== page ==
Social infrastructure as a coping mechanism from adversities in flood-prone areas during the COVID-19 pandemic

John John C. Ong1,*

Author Affliations

1The Graduate School, College of Architecture, University of Santo Tomas, España, Metro Manila
*[email protected]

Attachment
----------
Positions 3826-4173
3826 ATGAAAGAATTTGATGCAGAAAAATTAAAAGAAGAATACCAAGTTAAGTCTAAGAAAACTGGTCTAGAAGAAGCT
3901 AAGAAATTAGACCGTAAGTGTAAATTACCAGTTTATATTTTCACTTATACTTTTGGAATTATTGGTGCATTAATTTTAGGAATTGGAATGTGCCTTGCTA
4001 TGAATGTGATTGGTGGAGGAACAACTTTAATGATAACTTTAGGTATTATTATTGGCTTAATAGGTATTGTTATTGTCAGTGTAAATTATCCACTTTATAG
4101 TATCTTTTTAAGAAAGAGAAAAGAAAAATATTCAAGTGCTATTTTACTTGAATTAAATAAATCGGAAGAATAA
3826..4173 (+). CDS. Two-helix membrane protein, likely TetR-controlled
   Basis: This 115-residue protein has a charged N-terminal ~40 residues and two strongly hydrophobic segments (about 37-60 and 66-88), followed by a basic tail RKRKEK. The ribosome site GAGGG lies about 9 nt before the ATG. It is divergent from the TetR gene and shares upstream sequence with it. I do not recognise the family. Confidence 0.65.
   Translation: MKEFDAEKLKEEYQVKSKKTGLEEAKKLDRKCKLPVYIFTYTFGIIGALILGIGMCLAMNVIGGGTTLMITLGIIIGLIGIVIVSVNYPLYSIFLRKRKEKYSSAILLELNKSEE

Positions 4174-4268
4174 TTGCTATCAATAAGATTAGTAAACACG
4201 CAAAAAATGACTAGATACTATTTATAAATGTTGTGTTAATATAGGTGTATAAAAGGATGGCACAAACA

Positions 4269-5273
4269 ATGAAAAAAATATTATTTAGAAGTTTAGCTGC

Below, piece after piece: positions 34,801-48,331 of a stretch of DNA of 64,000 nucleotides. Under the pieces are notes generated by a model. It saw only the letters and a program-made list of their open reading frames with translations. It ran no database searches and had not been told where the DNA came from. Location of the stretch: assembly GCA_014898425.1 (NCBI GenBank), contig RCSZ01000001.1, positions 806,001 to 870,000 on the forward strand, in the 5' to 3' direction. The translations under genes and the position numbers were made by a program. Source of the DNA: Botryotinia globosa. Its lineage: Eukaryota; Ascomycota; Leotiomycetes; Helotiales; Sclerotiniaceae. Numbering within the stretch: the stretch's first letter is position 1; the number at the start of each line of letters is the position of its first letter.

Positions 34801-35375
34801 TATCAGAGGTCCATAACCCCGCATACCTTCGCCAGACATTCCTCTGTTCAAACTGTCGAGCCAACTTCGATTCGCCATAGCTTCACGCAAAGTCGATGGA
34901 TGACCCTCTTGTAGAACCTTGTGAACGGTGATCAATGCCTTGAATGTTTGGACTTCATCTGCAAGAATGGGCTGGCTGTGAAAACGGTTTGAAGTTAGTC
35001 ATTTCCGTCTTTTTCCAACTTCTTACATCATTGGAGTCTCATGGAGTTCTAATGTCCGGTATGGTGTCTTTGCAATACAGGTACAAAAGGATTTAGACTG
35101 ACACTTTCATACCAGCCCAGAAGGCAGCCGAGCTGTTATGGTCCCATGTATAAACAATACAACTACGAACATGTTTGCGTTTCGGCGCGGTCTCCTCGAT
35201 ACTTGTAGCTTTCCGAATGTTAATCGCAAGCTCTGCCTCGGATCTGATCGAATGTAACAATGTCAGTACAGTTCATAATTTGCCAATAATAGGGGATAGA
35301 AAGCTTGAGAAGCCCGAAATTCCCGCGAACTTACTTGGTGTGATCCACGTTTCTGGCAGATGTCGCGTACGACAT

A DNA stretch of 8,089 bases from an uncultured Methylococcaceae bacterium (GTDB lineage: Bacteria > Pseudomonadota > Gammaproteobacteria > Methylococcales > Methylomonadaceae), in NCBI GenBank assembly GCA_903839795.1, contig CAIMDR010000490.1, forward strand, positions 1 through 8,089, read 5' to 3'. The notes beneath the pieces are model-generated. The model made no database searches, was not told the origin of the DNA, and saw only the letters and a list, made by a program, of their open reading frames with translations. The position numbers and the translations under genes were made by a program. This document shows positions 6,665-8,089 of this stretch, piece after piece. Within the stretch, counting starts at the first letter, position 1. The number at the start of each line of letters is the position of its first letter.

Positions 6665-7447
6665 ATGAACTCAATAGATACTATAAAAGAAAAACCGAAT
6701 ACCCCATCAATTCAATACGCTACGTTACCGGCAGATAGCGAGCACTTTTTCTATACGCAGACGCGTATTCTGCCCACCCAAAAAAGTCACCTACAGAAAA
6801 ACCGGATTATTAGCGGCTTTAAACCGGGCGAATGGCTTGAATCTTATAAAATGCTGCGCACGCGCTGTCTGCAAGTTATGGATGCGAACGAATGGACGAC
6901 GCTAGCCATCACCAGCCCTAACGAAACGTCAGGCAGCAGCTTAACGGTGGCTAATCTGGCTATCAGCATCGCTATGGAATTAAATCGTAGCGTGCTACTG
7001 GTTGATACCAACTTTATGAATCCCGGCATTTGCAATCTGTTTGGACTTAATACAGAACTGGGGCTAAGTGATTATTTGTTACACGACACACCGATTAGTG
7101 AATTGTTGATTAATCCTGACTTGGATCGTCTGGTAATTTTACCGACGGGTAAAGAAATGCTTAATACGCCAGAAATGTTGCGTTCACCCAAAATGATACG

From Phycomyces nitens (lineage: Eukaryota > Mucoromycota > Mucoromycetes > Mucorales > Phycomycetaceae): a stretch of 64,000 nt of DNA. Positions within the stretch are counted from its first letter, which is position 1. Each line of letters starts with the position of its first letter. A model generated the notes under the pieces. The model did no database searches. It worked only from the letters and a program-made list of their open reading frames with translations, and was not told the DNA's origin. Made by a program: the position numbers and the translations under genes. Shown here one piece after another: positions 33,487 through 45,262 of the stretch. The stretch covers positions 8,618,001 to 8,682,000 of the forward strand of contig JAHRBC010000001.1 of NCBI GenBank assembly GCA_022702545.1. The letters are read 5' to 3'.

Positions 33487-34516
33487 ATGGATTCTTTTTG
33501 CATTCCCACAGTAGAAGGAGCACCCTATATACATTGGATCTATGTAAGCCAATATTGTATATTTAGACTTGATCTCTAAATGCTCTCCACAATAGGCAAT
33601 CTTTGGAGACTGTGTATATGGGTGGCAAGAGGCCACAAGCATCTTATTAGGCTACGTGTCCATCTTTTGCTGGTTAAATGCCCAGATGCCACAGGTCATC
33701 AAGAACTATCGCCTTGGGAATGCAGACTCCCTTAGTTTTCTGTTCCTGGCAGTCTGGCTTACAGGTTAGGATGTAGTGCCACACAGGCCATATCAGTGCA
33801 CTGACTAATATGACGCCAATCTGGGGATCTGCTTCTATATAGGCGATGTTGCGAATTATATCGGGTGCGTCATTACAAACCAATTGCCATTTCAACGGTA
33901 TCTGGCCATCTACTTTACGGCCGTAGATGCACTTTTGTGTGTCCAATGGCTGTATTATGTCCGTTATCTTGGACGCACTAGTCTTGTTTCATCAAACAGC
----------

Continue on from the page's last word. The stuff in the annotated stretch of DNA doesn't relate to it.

Over the past decade or more, governments across the developed countries have been identifying the liabilities involved in failing to provide for adequate social infrastructure in particular local communities. The failure to make adequate provision for social infrastructure in the past has exacerbated problems in these areas. When robust, Klinenberg argues that social infrastructure "fosters contact, mutual support, and collaboration among friends and neighbors; when degraded, it inhibits social activity, leaving families and individuals to fend for themselves." The types of social infrastructure include health care, education, and public facilities. The study explores how social infrastructures in the Philippines are perceived and used during disasters during the COVID-19 pandemic. The focus of the study was the Barangay San Andres in Cainta, Rizal, the Philippines, a community along the riverbank of the Manggahan floodway that is often affected by disasters such as floods, fire, and pandemics. This study examines the use of places of worship, basketball courts, and schools as a social infrastructure and a coping (supporting) mechanism during the COVID-19 pandemic through a photo-elicitation.